Picture Imperfect – The Rules Surrounding Images and Videos Posted On Social Media

With the festive season in full swing, it’s the time of year to let your hair down and enjoy the festivities. Partygoers beware though, as wild behaviour is very likely to be recorded for posterity and posted on social media for the world to enjoy! But are people allowed to record and share your more embarrassing moments without your permission and what does the law have to say?

We have worked with Sarah Garner, solicitor at DAS Law, who shared with us the rules surrounding social media photos and videos…

When creating video content for social media, there’s no denying that it can take a lot of planning, preparation, and creative energy to make it look great. But don’t let the complexity of creating videos stop you from having fun with the process! You can have a look at this social media videographer here if you need help to grow your social media and get you more connected with your audience online.

YCB: If photos and/or videos taken without my knowledge or consent, who owns the images?

Sarah Garner: The Copyright, Designs and Patents Act 1988 provides that the author of a photograph is the person who creates it. The person who takes the photograph/video will own the copyright unless the photo/video was created by a person in the course of their employment. In this case the copyright will be owned by the employer.

YCB: Can I have photos removed from social media or stop them being shared?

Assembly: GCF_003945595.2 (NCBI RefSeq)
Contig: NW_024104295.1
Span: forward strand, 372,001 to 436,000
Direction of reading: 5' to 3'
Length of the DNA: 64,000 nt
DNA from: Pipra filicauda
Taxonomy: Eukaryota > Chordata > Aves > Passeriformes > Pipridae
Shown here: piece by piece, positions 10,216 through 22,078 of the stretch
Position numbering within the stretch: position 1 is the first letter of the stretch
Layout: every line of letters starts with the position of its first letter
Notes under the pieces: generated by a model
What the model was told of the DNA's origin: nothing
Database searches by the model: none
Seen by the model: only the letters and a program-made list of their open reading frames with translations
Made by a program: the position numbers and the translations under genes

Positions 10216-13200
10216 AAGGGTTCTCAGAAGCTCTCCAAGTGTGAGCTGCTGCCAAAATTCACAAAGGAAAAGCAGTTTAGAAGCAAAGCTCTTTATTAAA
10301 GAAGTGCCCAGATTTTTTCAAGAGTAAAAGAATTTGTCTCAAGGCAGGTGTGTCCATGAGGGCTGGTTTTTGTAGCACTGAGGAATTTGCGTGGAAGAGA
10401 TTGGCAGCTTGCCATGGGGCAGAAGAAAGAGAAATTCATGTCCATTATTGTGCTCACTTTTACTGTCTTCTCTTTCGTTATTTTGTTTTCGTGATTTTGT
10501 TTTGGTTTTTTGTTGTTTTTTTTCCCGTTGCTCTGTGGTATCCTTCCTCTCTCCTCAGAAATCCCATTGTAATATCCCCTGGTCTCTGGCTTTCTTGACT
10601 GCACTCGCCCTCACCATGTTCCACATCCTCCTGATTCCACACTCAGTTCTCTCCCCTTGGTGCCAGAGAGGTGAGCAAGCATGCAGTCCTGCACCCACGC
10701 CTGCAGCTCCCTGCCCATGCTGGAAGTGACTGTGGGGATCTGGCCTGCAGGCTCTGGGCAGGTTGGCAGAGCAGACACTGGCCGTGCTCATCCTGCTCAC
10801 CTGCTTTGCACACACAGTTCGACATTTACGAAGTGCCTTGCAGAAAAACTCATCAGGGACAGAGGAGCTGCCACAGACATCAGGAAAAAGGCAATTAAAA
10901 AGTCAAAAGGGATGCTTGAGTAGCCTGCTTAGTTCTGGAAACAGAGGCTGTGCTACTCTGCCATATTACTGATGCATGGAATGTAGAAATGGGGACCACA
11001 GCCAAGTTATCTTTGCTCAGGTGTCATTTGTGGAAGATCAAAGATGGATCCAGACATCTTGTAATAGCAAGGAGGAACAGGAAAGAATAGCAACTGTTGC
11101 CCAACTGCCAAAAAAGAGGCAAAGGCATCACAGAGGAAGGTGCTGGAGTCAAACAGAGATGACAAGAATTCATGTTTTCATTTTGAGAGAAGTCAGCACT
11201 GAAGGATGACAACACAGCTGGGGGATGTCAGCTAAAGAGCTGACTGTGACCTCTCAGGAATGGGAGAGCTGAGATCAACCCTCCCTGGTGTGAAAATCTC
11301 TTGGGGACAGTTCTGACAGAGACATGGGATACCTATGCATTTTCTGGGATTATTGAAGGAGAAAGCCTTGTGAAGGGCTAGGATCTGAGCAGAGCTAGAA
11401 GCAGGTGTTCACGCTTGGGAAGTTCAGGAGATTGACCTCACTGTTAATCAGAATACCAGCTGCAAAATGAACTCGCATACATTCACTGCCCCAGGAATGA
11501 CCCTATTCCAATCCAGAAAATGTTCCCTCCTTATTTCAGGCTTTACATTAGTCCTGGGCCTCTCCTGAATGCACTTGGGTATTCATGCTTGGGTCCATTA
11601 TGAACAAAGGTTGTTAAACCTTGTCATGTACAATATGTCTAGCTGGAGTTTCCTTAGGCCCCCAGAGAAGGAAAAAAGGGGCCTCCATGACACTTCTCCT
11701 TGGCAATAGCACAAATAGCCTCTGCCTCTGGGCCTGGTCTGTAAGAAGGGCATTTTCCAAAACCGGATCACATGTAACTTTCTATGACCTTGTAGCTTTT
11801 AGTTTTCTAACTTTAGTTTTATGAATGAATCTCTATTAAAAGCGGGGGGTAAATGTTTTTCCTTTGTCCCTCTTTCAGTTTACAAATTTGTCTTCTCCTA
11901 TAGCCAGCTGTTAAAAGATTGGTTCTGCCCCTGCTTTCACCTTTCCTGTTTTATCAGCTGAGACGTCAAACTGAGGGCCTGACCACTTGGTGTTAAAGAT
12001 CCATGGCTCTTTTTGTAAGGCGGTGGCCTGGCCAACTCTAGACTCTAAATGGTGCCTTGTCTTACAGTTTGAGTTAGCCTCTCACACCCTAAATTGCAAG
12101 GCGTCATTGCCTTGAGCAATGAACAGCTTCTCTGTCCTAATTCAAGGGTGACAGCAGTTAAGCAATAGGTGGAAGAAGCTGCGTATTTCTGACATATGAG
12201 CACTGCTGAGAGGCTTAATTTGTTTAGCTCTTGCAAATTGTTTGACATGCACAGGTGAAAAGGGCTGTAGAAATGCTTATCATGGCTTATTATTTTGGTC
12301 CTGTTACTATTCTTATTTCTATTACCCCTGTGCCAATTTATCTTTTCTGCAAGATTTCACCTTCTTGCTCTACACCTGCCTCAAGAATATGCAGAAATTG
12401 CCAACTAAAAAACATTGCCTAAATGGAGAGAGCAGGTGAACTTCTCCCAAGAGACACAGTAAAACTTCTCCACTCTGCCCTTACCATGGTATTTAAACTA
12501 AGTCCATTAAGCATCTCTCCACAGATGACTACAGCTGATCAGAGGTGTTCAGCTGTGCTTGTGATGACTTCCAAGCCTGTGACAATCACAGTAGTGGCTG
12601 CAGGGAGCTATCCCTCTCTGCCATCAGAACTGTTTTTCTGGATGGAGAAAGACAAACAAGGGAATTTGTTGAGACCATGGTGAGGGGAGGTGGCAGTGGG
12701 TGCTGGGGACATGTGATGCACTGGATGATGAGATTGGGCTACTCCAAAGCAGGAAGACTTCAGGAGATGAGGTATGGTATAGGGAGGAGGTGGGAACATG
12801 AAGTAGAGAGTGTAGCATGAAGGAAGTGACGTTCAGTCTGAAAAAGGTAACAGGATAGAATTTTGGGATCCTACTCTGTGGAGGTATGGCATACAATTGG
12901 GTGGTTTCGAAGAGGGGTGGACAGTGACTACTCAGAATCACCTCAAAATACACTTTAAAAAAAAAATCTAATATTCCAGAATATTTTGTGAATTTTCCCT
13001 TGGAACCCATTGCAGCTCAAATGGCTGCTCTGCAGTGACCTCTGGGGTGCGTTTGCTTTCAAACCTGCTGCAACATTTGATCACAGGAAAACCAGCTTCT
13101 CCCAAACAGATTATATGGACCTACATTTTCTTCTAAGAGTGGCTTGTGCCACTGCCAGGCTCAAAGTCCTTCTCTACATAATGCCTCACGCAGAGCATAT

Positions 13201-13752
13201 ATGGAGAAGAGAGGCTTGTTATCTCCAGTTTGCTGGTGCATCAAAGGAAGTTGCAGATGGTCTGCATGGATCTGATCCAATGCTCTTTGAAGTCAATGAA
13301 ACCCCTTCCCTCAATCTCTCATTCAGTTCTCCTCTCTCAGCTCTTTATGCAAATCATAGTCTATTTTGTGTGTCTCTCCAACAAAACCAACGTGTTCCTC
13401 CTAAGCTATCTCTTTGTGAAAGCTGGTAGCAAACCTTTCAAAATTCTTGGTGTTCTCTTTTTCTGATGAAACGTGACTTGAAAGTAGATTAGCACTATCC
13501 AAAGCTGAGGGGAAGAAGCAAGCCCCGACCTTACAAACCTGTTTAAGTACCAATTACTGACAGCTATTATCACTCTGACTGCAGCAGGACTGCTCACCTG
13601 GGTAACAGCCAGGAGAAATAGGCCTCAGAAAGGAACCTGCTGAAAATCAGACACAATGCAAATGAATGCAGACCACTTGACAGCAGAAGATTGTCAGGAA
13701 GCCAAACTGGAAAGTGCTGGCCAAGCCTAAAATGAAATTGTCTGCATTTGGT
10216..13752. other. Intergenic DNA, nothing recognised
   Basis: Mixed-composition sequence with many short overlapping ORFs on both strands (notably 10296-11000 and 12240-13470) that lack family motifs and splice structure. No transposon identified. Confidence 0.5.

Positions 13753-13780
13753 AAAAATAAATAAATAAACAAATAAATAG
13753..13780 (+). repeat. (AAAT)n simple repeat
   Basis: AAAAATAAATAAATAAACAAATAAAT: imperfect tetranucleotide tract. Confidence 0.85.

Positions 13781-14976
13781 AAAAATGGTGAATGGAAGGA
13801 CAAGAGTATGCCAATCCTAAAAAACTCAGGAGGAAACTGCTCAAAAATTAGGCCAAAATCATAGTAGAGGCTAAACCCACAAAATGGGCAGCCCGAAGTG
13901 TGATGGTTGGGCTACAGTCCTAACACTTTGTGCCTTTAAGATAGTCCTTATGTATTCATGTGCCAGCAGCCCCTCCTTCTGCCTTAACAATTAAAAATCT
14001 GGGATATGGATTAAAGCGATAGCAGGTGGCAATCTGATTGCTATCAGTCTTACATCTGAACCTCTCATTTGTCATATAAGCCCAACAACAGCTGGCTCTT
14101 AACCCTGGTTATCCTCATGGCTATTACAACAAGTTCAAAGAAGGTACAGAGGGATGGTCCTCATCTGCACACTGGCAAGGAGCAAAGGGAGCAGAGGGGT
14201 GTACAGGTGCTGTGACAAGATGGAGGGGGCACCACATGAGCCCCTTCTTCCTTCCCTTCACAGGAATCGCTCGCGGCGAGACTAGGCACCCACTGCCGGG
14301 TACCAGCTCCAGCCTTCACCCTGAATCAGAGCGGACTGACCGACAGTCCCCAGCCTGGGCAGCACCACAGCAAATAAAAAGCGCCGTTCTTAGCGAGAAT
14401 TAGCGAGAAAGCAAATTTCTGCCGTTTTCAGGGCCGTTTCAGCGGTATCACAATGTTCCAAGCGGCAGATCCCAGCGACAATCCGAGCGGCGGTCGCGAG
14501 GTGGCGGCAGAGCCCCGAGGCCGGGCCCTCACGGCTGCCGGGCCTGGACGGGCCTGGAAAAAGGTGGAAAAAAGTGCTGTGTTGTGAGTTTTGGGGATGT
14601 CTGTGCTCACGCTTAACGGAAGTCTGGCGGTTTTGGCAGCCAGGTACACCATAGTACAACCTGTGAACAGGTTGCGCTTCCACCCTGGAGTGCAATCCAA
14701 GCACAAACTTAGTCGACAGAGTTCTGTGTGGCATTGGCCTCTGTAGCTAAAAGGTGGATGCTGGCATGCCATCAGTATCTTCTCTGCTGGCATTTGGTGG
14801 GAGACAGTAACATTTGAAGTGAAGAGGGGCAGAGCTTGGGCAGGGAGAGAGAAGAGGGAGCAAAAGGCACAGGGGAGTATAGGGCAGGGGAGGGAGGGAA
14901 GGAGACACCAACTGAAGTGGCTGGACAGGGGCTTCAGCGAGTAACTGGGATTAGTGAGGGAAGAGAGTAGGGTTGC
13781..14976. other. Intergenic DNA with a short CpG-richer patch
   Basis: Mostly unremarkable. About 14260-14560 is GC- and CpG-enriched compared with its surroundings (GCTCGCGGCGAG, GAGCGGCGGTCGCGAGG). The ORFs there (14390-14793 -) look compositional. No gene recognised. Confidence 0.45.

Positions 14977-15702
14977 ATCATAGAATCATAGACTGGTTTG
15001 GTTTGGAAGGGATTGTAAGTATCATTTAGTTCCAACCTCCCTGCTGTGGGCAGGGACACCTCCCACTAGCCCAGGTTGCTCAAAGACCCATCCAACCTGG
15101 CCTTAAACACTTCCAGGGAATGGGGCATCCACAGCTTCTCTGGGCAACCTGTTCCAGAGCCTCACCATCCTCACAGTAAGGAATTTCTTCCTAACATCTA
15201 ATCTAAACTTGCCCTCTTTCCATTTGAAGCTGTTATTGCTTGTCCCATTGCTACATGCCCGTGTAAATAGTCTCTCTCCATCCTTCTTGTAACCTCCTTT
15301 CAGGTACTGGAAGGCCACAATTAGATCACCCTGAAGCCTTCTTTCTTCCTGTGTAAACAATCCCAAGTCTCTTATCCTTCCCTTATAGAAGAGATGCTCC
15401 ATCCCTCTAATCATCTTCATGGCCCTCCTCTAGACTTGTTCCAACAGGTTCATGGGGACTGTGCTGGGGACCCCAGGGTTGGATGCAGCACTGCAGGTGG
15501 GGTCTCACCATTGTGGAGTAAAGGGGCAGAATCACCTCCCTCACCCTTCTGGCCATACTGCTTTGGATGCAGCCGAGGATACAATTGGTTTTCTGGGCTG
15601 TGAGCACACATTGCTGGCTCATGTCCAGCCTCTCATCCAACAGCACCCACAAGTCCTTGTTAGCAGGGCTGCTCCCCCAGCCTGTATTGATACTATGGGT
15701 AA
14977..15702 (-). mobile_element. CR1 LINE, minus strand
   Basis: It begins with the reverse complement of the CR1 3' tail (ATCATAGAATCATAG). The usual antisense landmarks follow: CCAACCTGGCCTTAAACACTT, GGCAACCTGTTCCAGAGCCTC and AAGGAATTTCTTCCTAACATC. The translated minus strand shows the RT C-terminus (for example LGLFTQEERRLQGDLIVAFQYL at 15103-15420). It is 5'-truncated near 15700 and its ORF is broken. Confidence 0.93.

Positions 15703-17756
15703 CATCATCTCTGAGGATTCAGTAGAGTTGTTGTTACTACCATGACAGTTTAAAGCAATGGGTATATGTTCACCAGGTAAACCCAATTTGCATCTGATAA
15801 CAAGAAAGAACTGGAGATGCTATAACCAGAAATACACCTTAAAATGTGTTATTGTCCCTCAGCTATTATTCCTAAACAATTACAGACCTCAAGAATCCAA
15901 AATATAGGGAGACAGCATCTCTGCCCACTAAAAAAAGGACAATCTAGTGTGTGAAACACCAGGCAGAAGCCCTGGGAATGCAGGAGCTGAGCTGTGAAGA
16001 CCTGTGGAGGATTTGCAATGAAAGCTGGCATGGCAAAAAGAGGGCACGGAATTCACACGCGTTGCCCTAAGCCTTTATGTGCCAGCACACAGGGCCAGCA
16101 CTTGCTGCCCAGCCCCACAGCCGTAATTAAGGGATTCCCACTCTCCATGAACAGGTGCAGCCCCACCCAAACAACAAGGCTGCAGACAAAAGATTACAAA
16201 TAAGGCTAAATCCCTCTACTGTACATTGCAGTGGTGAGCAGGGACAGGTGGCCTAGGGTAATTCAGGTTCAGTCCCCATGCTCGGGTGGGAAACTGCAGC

Sarah Garner: In UK law there is generally no right to privacy where an image/video is taken in a public place. In a case involving Naomi Campbell, the court determined that the publication of photographs taken in public would only be prevented if they were obviously private, or were offensive in some other way. This would include a person being caused humiliation or severe embarrassment.

Most social media companies have policies in place that although the creator of the photo/video is the owner, once they are uploaded you are granting a licence to that social media company to use or allow others to use that photo/video.

Due to the lack of privacy laws the courts are generally relying upon decisions in previous cases for their findings. Publication of photographs can be prevented if they were commissioned to be taken but were then used for an unauthorised purpose.

The author of the photo/video would need to delete the photo/video from their social media account for it to be removed. However, if the photo/video has been shared by another user it is unlikely that it can be removed.

YCB: Can I insist they are permanently deleted and how do I go about this?

Sarah Garner: Being able to get photos/videos removed from social media is highly unlikely especially if the photo/video has already been viewed/shared. The legal recourses available to prevent or remove photos/videos are a court injunction, a court order for return or destruction, or damages by way of financial compensation.

Most social media companies will block or remove photos/videos that breach their policies regarding containing offensive material or images but this would be at the discretion of the particular social media company. You can however report any image or video for them to consider if it breaches their policies.

Sophia Anderson

Sophia Anderson is a blogger and a freelance writer. She is passionate about covering topics on money, business, careers, self-improvement, motivation and others. She believes in the driving force of positive attitude and constant development.